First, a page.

Posts filed under ‘Musculoskeletal’

Six Ways to Be Nice to Your Neck

At the Computer: Make sure you have a good ergonomic setup. The keyboard should be at about waist level, and the monitor should be at eye level. If you spend a lot of time on a laptop, it may make sense to plug in a separate keyboard when you are at home or the office. And, take breaks once in a while to reset the forward creep our head tends to do when looking at the same thing for a long time!

While Driving: Be conscious of keeping your head in alignment with the rest of the spine. If your headrest forces your head into a forward position, consider placing a pillow behind the back to correct for the curvature this causes. And, be conscious of your tension and aggravation while on the road!

While Sleeping:
Make sure you have a good, supportive mattress. This is a main factor for pain anywhere in the spine. The pillow is also important. I suggest either a molded pillow with built-in neck support to align your spine, or a feather pillow that can be bunched up under the neck to provide support. It may take some experimentation to find what works for you.

Out and About: keep your neck covered in chilly or windy conditions. This sounds weird to the Western ear, but in Chinese medicine one main source of neck pain is the “invasion of wind into the channels of the neck.” It does seem to be true that sensitive neck structures go into spasm easily in a cold draft. In the summer, we come in and out of air-conditioned spaces a lot, which can make the neck vulnerable. Consider keeping a scarf handy, or wearing a shirt with a collar.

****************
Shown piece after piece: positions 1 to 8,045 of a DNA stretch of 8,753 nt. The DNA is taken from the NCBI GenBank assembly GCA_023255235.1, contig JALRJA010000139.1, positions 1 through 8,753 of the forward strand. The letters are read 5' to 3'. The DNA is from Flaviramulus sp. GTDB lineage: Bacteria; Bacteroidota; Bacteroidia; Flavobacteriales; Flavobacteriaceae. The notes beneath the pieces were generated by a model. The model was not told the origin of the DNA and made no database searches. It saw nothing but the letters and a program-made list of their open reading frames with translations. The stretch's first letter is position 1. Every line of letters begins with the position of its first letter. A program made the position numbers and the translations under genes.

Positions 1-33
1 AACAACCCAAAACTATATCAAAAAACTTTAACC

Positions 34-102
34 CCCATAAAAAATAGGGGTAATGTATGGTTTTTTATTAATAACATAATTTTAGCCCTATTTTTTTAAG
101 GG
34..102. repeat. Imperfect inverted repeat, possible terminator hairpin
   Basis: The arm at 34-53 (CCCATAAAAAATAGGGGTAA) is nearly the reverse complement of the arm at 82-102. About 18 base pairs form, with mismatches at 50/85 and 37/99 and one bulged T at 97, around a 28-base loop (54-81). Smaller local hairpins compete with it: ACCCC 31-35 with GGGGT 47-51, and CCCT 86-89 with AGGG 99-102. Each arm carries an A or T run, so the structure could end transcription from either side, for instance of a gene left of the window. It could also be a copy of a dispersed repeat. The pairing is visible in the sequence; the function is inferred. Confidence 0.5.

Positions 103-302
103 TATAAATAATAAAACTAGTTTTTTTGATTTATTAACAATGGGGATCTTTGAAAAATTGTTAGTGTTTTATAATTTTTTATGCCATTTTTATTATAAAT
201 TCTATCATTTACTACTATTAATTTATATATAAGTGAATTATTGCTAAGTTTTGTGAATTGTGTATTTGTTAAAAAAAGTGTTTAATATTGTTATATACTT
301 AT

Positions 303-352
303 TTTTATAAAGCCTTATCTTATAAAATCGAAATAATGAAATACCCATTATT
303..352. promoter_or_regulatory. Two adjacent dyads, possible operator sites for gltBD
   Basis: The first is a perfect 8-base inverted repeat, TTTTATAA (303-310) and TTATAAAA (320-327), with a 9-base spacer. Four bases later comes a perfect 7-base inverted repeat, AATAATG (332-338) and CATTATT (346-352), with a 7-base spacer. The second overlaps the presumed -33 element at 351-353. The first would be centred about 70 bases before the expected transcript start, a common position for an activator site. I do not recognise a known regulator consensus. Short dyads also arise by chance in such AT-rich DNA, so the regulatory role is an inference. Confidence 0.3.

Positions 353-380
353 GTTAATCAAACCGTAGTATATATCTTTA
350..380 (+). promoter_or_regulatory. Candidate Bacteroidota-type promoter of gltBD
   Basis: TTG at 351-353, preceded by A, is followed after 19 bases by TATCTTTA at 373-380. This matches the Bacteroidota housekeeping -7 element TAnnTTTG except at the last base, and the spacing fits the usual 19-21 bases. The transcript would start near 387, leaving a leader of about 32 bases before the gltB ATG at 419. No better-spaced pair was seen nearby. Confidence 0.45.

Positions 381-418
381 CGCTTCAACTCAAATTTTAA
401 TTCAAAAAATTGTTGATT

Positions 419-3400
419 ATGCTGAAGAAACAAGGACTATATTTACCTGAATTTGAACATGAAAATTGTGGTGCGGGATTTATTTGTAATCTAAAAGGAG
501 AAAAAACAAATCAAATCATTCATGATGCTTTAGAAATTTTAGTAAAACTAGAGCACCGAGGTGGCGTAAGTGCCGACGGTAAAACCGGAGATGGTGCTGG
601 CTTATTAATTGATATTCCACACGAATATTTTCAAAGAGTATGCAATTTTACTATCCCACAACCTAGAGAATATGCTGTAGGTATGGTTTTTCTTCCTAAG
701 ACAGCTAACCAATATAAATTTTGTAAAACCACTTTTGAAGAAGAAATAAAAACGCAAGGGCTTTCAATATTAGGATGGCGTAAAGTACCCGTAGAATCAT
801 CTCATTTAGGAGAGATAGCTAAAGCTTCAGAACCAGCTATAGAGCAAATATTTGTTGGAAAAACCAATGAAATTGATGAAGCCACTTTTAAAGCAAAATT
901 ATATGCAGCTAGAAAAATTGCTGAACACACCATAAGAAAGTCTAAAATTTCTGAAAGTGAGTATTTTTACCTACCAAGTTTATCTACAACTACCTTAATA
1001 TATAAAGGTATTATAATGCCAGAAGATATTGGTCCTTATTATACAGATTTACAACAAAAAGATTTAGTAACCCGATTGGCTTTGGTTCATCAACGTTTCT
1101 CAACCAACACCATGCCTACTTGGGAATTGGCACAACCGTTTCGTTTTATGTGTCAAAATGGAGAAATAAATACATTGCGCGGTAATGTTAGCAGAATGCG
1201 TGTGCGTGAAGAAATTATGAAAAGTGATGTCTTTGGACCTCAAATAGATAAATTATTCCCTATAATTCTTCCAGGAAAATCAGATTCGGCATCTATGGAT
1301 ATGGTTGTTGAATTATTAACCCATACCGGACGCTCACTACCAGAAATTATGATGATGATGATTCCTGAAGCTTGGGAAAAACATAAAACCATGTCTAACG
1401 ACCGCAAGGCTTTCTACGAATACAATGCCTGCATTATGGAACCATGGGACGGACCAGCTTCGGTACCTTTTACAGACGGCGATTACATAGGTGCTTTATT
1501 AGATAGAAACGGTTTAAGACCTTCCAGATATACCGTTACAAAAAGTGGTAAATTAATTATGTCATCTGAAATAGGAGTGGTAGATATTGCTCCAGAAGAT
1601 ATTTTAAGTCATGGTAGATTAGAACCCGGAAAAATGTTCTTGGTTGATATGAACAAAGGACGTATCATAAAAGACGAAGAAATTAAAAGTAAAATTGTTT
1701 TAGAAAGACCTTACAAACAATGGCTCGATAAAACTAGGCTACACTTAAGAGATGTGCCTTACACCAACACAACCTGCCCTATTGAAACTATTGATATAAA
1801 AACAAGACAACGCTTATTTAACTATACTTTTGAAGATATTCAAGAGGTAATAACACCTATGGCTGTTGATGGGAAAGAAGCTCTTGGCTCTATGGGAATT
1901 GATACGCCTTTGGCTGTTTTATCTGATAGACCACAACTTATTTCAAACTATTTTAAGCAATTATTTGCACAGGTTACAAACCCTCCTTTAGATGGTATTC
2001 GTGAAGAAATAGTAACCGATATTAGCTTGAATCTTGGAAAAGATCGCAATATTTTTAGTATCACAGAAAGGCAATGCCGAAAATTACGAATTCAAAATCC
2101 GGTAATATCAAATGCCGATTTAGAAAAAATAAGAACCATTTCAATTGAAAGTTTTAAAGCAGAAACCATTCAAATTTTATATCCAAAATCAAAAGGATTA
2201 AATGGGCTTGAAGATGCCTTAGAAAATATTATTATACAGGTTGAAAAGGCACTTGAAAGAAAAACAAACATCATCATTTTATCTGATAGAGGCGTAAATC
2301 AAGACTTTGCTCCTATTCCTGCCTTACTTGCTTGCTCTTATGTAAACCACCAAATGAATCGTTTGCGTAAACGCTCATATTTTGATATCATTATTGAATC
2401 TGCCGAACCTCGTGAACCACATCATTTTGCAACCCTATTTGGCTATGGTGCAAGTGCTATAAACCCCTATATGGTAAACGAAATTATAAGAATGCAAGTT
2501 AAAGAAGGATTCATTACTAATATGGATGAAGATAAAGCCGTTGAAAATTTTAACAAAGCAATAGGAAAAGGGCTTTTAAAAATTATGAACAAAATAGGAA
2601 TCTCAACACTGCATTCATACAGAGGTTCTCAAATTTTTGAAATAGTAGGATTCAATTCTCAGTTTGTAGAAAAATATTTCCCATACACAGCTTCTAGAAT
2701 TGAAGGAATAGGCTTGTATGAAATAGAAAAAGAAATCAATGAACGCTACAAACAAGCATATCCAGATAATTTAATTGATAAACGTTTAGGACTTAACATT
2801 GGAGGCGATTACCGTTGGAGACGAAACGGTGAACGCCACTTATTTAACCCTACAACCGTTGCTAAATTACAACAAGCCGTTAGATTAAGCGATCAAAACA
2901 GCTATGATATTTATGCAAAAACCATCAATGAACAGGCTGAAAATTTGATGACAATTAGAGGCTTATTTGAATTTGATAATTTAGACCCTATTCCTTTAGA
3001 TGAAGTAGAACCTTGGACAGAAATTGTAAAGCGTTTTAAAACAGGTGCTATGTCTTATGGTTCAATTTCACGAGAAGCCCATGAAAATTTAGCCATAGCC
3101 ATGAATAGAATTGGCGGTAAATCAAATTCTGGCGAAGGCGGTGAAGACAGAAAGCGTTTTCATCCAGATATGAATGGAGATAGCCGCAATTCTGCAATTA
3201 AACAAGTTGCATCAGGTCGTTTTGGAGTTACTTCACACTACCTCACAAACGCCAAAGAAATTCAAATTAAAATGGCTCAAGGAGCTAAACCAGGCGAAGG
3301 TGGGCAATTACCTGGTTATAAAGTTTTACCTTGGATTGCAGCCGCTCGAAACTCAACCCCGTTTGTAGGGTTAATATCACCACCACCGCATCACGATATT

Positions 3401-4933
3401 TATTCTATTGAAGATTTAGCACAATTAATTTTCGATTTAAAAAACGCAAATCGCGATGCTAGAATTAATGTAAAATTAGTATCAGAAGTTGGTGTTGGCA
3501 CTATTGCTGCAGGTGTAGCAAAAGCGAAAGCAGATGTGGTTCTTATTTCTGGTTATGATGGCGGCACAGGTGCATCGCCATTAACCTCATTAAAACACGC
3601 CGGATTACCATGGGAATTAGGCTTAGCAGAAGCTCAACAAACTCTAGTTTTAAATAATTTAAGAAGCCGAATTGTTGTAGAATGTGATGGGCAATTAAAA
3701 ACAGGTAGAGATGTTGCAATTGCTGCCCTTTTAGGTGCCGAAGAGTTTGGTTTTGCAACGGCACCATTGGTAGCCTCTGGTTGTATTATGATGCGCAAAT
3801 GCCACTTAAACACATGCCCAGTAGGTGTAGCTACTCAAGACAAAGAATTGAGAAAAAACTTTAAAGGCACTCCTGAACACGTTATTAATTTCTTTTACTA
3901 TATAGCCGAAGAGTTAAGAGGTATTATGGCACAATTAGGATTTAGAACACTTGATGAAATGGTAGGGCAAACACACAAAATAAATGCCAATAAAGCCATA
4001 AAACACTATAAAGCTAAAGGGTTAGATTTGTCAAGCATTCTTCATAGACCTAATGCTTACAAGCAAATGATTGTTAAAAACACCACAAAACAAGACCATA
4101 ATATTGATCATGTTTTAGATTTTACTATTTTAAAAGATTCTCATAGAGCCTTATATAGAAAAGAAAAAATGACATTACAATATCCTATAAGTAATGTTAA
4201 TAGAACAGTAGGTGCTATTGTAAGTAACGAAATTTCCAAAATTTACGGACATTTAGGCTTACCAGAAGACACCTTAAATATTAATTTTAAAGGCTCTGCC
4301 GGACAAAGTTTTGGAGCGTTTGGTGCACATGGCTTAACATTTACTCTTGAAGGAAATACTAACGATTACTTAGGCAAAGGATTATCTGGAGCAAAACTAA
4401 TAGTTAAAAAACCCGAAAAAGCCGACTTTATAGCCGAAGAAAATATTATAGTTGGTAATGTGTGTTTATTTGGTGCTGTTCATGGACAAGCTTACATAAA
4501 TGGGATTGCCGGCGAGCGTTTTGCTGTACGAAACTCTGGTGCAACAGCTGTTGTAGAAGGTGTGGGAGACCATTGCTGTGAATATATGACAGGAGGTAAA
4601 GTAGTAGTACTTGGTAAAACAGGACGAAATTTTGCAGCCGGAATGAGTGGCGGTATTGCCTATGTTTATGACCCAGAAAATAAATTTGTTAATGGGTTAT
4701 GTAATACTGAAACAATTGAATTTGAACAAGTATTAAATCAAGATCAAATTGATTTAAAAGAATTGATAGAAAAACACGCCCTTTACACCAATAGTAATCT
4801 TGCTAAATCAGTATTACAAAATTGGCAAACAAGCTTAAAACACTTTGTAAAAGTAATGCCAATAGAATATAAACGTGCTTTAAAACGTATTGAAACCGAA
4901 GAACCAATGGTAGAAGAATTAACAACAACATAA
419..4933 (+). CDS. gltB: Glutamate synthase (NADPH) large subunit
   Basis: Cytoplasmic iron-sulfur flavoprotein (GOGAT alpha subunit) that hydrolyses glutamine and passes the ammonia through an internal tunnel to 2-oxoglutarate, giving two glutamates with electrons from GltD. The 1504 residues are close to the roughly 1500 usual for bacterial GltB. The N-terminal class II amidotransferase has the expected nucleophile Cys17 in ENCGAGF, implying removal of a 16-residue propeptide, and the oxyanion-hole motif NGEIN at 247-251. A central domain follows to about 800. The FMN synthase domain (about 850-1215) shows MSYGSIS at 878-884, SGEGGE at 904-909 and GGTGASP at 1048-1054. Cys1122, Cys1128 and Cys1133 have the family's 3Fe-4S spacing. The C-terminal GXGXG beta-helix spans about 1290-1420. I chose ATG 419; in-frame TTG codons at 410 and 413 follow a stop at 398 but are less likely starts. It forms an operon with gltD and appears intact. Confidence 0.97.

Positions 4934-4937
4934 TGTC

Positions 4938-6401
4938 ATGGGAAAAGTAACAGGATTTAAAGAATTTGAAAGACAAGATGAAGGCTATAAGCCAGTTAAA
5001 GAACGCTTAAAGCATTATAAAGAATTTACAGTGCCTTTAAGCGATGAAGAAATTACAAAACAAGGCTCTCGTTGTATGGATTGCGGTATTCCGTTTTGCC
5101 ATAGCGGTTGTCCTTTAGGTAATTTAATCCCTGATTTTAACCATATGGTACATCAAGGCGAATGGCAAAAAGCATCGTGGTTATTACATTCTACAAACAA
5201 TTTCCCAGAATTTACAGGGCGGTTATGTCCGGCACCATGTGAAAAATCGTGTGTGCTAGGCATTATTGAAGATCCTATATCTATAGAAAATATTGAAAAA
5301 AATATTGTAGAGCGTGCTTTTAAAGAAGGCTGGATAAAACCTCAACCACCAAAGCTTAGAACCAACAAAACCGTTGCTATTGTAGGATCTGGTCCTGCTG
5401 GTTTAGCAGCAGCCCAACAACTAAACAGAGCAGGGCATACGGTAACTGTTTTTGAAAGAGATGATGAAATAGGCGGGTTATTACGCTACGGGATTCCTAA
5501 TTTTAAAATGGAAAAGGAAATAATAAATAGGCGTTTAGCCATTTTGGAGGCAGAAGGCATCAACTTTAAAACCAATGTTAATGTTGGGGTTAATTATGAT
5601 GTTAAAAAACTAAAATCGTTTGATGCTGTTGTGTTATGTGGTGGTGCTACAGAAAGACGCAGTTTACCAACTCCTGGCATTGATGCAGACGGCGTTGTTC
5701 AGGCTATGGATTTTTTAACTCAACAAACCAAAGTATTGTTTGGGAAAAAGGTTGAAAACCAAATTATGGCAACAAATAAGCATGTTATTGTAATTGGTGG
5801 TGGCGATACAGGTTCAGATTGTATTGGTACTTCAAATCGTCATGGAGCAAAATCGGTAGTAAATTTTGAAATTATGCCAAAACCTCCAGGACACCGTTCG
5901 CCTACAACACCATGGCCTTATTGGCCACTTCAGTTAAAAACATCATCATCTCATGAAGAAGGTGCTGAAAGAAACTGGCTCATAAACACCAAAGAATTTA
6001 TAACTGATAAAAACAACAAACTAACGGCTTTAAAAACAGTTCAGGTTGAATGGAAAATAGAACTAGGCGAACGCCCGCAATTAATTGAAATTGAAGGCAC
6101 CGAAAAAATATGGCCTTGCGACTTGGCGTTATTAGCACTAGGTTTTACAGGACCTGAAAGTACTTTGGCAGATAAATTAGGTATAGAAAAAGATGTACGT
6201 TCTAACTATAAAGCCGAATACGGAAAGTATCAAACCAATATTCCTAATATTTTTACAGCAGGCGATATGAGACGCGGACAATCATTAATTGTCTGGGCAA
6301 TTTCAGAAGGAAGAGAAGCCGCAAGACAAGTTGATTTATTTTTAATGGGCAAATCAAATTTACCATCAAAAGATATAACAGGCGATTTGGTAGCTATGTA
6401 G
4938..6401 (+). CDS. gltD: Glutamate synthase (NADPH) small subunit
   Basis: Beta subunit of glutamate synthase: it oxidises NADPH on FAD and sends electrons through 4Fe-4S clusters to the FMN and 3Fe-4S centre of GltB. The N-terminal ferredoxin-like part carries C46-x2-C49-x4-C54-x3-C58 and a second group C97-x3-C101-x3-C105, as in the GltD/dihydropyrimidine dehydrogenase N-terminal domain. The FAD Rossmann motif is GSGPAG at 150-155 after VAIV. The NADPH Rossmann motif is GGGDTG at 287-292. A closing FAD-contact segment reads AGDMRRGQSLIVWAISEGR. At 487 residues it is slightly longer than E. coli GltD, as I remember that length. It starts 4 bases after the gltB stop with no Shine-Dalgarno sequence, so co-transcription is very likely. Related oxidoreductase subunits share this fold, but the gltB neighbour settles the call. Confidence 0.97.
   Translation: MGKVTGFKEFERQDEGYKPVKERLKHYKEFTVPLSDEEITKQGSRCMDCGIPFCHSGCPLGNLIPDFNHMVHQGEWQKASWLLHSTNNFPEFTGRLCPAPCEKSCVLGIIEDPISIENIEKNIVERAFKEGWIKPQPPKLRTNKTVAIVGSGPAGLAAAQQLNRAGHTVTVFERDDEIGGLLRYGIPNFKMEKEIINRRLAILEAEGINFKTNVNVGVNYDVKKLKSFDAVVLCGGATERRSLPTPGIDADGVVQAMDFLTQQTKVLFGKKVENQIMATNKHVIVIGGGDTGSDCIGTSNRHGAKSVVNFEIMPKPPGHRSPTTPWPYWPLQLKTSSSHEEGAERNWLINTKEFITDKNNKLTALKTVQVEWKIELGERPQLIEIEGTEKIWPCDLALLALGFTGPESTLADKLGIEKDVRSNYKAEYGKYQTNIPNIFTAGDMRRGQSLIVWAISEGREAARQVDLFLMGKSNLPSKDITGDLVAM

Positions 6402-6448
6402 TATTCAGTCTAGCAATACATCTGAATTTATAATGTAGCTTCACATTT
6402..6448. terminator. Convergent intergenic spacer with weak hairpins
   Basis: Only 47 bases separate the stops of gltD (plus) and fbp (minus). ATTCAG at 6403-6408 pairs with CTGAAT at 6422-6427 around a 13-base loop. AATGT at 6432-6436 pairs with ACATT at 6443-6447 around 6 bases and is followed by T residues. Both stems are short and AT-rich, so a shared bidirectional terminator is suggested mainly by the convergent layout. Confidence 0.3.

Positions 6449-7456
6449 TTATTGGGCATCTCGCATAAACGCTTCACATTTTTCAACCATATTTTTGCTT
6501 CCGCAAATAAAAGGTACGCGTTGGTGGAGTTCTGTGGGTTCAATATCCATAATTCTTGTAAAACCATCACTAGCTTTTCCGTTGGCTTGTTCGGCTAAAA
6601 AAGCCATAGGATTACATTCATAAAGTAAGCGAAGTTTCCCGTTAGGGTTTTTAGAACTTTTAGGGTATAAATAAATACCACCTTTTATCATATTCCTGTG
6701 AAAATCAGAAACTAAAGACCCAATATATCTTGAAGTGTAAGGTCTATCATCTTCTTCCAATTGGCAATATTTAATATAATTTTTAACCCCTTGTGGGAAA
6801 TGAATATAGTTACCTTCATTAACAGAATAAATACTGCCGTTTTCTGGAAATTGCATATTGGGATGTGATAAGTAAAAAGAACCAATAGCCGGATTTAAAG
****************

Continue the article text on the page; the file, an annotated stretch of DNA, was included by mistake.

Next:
At the Beginning/End of the Day: Incorporate some stretching or yoga into your routine. It doesn’t have to be elaborate or take a long time. It’s a good idea to stretch the whole body, especially the spine, since tension elsewhere in the body often refers to the neck. And, the increased flexibility and circulation will help healing and prevent degenerative changes.

All the Time: Attend to your stress level. The neck may be the first place you notice that your mind and heart need some attention. Whatever works for you — talking to a friend, exercising, meditation, music — remember that your emotional well-being is key to your health, and not an over-indulgence or luxury!

June 5, 2010 at 2:38 pm Leave a comment

Acupuncture for Sports Injuries

As we become more active in the warm weather, we may also encounter some injuries. These may be acute, such as an ankle sprain, broken bone, or dislocated joint; or they may be repetitive injuries, like tennis elbow or shin splints.

To prevent injury, it’s helpful to ease into new activities gradually, stretch before and after exercise, and be mindful of how your body is feeling. Keeping an eye on those milder aches and pains, and caring for them early, can help you avoid a full-blown injury later.

If you do get injured, acupuncture can help speed the healing process by increasing the flow of qi and blood to the injured area, bringing down swelling and inflammation, relieving pain, and helping to restore a normal range of motion.

Sometimes this involves treating near the site of the injury; more often, especially when an injury is new, or very painful, more distant points are chosen. These may be points on the same channel that have a direct effect on the injured area, or points that mirror the injured area on another part of the body, such as treating the ankle to benefit a wrist injury. (This is remarkably effective, and part of the great mystery of how our bodies are wired). Other points may be added to systemically relieve pain, reduce swelling, and boost the body’s ability to heal.

Herbal formulas are also available to help your body heal injuries. At different stages of healing, they may help reduce swelling and relieve pain, move congestion and old blood out of the area to allow for repair of tissues, and/or nourish the body to rebuild tissue and bone. Topical herbs can also be used locally in the form of plasters, liniments, or salves.

Seeking Chinese medical treatment for injury is especially recommended if something isn’t healing as fast as you think it should, or if you’re eager to get back to full health and activity as fast as possible.